Julius Cephas, president of the International Longshoreman's Association Local 1694-1, said the union is concerned about job preservation, salaries, and the potentially hazardous cargoes that Kinder might export, such as coal and natural gas. The company is one of the largest energy transport companies in North America, with 75,000 miles of pipelines and 180 terminals.
Cephas said workers and nearby residents are worried about the potential for coal dust, air pollution, spills and gas explosions, if Kinder hauls natural gas and coal.
Levin said although Kinder has not confirmed the cargoes it plans, there have been no discussions about storing or shipping coal or petroleum products.
Kinder has given assurances that it will grow the port's existing business, as the largest handler of imported perishable cargo, fruits and vegetables in the United States, and the largest banana port in North America.
Kinder has not pledged to immediately invest $500 million to construct ship berths on the Delaware River, which had been the Markell administration's goal when exploring a private partnership in May.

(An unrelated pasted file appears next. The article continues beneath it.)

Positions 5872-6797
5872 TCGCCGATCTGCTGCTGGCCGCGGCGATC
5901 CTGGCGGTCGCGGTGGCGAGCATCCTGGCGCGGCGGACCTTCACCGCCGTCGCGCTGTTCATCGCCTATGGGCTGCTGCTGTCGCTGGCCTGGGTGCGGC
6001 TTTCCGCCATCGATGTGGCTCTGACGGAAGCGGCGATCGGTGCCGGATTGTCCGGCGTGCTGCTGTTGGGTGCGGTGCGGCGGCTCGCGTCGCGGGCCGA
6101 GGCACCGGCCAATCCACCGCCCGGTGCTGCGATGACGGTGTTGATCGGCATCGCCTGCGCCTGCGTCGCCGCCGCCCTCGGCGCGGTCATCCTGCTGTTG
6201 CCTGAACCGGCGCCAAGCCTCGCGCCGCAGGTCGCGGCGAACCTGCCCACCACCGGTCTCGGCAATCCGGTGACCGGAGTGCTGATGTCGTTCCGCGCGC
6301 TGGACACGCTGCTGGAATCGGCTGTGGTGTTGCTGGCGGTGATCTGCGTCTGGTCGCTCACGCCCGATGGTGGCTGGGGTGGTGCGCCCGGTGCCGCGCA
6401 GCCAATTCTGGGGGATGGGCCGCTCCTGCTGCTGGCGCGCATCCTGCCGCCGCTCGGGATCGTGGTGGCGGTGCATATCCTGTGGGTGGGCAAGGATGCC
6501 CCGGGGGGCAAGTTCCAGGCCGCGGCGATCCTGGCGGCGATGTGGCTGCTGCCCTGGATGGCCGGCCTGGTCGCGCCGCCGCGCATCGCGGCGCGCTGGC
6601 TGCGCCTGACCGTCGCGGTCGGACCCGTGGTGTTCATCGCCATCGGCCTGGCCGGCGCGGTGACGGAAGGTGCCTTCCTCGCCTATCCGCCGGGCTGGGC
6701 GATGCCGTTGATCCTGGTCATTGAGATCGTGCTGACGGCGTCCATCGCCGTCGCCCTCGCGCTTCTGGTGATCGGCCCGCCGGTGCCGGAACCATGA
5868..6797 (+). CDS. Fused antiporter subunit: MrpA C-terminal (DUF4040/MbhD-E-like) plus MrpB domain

"They have not given us a guarantee they will spend half a billion dollars on the Delaware River, but they will do what is necessary to maximize the value of the port," said Levin.
The board will likely take up the matter again in April, or possibly sooner. Delaware lawmakers will be apprised of the authority's final decision, although it is unclear whether they would actually vote on it, he said.
The port is now accessible by docks on the Christina River. Expanding on the Delaware would to open Wilmington to deeper bottom vessels.
Contact Linda Loyd at 215-854-4822 or firstname.lastname@example.org.